What do nurses wear?
Wondering what do nurses wear now? Uniforms are different than they used to be!A few decades ago, the answer to the question "what do nurses wear" would have been easy.
White starched dresses. Winged white nurses' caps, folded and striped to represent their nursing college. Clunky white tie shoes and thick white stockings. If it was chilly, a blue cape or sweater completed the outfit.
It didn't matter whether they were working in pediatrics or a doctor's office -- the uniform never varied.
Hats went first, becoming rare by the late 1970's. But even as late as the early 1990's, a few nursing schools and hospitals still mandated traditional white uniforms for nurses, although women did get to opt for pants instead of a dress in many hospitals.
Not so today! Nurses have left behind the stiff and uncomfortable, and embraced the colorful and easy-to-wear uniform. Pants now outnumber skirts or dresses by a huge ratio. And now more than ever, their uniforms reflect where they work.
The modern nurses' scrub
Scrubs started out as surgical wear. They were easy to put on, easy to remove if they got soiled, and sturdy enough to stand up to harsh hospital laundry services.
Nurses who struggled to keep their pristine white dresses clean envied the comfort and convenience of surgical garb. So it's not surprising that during the 1980's and 90's, many nurses started to adopt scrubs as their daily wear.
Over time, the solid blue, green or red of surgical scrubs evolved into pastels, jewel tones, and finally, prints.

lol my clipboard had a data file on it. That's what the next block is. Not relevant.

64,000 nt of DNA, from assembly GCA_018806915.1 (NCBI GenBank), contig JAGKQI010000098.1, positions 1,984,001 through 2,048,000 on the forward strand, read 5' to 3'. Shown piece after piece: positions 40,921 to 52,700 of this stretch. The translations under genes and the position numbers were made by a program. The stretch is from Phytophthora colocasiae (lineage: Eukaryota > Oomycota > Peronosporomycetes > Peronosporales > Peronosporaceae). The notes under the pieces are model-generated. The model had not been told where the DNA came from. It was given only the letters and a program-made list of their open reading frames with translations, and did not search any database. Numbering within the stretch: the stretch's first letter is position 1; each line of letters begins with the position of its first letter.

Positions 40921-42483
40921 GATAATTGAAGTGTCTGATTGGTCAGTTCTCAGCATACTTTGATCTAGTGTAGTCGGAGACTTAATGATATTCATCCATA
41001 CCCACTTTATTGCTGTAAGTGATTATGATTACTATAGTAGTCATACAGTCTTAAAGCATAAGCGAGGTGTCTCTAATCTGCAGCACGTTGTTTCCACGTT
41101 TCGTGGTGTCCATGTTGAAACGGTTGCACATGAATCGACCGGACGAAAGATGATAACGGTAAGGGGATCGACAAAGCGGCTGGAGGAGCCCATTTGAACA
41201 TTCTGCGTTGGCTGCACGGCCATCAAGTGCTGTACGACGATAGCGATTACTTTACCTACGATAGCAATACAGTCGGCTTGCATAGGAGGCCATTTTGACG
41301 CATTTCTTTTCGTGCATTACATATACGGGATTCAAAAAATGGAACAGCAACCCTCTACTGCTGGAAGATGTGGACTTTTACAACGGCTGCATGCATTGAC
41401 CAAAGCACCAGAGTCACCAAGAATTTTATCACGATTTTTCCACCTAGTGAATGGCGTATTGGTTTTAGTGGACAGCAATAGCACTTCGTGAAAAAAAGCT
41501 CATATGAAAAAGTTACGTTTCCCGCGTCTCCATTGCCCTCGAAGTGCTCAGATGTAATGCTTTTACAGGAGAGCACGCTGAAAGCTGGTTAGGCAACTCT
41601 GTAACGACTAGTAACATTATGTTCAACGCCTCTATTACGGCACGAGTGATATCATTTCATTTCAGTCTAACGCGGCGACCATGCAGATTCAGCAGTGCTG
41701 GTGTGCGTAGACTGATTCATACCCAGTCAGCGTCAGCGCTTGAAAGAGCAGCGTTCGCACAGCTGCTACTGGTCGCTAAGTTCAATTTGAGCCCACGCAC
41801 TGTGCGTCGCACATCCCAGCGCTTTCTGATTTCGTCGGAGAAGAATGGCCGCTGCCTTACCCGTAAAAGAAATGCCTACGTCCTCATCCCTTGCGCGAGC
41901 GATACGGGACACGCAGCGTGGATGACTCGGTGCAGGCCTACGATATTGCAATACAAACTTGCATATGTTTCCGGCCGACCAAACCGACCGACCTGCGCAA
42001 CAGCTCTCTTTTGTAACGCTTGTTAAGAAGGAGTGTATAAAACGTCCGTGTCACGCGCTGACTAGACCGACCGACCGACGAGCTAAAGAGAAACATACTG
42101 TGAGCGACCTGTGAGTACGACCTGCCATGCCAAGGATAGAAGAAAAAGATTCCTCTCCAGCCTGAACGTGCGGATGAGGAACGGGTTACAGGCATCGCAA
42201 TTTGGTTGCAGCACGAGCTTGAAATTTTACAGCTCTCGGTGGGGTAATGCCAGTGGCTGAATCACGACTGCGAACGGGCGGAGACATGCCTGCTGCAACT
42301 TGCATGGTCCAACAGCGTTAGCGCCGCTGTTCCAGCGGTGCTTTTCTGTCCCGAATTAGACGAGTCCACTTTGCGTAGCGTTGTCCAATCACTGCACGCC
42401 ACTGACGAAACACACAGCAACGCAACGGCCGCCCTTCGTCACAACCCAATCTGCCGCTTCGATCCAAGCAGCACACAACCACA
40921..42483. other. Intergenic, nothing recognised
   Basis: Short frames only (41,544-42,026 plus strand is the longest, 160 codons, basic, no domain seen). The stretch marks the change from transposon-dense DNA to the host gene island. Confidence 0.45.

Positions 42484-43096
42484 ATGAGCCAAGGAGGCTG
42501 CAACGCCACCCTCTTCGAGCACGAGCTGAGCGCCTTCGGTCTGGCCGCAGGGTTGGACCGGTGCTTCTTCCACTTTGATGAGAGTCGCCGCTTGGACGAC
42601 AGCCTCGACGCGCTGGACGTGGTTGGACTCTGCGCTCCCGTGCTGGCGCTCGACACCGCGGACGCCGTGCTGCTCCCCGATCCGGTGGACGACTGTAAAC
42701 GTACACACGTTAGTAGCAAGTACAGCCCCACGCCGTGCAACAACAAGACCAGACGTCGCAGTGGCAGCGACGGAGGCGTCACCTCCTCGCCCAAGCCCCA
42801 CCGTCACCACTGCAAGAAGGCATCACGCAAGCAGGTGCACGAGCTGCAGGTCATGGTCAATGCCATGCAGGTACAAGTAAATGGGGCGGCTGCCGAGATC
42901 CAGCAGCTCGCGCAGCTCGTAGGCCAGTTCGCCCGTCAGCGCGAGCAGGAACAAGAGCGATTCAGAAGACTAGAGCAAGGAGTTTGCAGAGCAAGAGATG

Today, male and female nurses are able to choose scrubs that reflect their patient group (for example, cartoon characters for a peds unit), holiday scrubs (yes, there are Christmas and Valentine's Day and Fourth of July scrubs!), or their own unique taste (including cheetah or zebra print scrub tops, popular TV character scrubs and even superhero scrubs.)
Tops and bottoms
A recent increase in patients who can't tell nurses from housekeeping staff as prompted some hospitals to limit the color of nurses' pants to one or two colors, while housekeeping staff members wear another. This puts a cramp in the freedom of expression many nurses have come to expect in their choice of scrub pants.
But in most settings, the tops are still a matter of taste, as long as the scrubs are appropriate in design and fit.
What about the shoes?
Nurses shoes used to be easy to recognize. If you saw thick, white ugly shoes with sturdy laces, you could be pretty sure a nurse was nearby.
But like the caps and capes, those old ugly shoes are a thing of the past. Today's nursing shoes come in white, black, pink, blue and even cartoon prints. The styles are different, too, with well-padded clogs from big names like Crocs leading the way, although some nurses wear professional versions of Birkenstock sandals, Mary Janes and athletic shoes.
But no matter what they wear as a uniform ...
Now more than ever, the most important thing a nurse wears is his or her commitment to exceptional patient care. And fortunately for all of us, they continue to wear that with pride, no matter what scrubs or shoes decorate the outside.